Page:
Generally Speaking, the modern world regards art as a luxury. The doctrine of evolution precludes the possibility of objective values beyond that of biological survival, which is not a value in any ethical or philosophical sense, but an ineviatable consequence of ‘selection pressure’. As an extension of this philosophy, all that contributes to raising the ‘standard of living’ (up to a certain indefinable point) has a utilitarian value.
Once the demands of utility have been met, there is time for leisure activities of which art is one—-important perhaps, but in no sense essential, certainly not to the survival of the species.
But ‘utility’ is an emotionally loaded word. In speaking of art as nonutilitarian, there is an automatic connotation of superfluity. Even Schwaller de Lubicz follows the convention of referring to art as nonutilitarian.
But from the Egyptian point of view our concept of utility is naive.
The aim of all human existence is the return to the source. This is the message of Egypt, and of all other initiatic teachings. We are here, according to these teachings, to work to regain that higher state of consciousness that is our birthright. If we fail to fultill this responsibility, then our biological survival is of no particular importance, and our preoccupation with utility meaningless. Whatever contributes to the acquisition of consciousness is useful. Building a pyramid or a Temple of Luxor is useful. Building an airport, flying to the moon, improving the standard of living beyond what is strictly necessary to satisfy our real physical needs…all of that is useless. It is Art that is useful. Progress, all technological advance, is by this definition, a frivolity.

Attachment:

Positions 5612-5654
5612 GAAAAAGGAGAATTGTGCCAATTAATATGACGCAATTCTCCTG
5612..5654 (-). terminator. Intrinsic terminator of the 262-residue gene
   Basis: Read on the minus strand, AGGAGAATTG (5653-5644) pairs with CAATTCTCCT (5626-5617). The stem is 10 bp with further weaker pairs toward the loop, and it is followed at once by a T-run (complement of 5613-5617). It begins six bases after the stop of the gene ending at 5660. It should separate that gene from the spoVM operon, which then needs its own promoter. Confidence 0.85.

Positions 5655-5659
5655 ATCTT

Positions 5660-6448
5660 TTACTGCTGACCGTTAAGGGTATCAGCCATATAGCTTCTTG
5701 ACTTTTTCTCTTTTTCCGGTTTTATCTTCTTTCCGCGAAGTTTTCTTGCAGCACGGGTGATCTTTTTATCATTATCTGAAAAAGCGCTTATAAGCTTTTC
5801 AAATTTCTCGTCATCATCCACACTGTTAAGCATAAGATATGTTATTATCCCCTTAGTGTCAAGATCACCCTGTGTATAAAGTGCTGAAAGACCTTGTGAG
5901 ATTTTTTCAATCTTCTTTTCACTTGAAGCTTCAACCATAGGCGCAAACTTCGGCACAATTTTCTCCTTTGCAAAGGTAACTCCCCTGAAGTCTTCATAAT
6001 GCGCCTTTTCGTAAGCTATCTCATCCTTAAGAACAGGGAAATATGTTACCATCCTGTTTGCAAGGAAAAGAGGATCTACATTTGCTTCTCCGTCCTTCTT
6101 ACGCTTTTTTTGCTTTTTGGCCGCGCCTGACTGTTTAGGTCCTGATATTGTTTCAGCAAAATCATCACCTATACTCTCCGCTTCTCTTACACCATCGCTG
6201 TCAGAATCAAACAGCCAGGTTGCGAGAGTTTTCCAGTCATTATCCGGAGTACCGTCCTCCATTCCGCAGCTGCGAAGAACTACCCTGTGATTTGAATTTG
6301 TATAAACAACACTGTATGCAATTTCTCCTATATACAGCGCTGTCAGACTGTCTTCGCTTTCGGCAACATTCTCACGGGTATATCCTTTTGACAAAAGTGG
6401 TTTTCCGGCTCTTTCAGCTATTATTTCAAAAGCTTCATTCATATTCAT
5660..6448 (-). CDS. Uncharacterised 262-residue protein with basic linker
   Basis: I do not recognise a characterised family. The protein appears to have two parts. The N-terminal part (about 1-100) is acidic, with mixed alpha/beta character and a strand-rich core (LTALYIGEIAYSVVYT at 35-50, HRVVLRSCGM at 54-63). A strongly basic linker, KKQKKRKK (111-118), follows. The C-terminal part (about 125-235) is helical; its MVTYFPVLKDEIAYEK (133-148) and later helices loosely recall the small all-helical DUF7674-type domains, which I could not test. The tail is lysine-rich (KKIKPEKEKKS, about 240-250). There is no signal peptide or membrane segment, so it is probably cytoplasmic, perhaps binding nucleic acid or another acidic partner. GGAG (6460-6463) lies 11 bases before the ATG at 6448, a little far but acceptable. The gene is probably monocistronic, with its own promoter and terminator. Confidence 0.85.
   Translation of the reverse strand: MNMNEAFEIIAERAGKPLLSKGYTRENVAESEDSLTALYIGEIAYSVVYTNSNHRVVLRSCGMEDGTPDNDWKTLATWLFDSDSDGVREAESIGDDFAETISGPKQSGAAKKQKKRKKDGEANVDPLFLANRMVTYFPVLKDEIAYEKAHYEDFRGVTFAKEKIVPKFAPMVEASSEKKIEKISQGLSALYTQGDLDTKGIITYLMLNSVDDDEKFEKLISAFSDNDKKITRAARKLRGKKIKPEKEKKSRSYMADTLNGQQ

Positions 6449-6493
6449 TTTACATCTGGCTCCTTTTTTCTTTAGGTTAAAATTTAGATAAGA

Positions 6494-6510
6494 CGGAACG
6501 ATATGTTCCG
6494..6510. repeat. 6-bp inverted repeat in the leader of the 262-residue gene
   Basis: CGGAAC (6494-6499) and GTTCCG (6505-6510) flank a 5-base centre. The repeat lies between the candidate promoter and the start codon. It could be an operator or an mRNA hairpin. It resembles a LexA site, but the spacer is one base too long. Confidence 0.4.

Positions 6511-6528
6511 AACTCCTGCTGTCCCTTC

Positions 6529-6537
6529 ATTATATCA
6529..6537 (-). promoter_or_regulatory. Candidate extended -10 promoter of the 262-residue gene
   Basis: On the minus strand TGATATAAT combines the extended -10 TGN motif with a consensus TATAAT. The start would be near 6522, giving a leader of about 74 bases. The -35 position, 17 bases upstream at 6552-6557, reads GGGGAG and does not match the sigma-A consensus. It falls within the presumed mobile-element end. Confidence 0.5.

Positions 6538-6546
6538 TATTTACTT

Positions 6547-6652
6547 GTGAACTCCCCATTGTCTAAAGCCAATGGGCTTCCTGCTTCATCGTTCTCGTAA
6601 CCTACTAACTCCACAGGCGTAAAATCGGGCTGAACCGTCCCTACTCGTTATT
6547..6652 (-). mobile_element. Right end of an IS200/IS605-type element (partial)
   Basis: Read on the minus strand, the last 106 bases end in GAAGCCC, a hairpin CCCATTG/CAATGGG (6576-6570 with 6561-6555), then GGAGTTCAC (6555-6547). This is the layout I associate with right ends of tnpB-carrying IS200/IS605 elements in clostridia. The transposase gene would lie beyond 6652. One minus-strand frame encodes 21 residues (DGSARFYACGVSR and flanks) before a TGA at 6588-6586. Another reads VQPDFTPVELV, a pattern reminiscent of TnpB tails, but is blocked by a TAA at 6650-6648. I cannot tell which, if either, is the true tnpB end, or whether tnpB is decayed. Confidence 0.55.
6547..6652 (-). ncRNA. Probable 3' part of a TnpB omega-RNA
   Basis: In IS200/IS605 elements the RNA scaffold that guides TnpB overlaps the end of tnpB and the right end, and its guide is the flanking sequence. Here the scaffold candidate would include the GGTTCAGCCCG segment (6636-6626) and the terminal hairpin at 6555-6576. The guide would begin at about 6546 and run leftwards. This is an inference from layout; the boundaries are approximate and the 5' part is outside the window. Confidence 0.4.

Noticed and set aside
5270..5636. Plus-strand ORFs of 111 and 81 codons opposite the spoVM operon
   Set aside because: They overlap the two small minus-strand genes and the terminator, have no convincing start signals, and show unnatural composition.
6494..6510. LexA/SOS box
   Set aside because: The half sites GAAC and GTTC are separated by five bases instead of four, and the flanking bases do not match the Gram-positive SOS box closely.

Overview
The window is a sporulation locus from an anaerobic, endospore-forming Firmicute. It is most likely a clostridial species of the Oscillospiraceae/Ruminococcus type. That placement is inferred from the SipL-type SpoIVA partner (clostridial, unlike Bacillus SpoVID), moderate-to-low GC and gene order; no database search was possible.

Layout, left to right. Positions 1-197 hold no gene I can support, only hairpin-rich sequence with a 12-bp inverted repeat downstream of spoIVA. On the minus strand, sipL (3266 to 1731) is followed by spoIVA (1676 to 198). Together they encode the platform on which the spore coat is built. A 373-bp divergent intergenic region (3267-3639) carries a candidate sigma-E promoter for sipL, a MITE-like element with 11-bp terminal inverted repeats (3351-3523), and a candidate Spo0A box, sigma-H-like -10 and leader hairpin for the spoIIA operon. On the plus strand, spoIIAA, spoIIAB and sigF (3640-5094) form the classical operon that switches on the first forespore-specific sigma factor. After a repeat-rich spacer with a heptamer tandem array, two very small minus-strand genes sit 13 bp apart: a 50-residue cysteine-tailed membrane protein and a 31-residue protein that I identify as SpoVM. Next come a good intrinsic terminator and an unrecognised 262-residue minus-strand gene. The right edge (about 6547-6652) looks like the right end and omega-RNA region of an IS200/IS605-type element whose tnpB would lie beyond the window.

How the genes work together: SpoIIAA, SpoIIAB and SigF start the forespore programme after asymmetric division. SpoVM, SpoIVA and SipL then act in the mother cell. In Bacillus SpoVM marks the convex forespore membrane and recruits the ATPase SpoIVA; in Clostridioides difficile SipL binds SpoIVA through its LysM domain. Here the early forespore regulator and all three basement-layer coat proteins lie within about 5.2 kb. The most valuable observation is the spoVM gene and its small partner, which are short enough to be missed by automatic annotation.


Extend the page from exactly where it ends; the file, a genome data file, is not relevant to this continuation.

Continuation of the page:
— The Serpent in the Sky: The High Wisdom of Ancient Egypt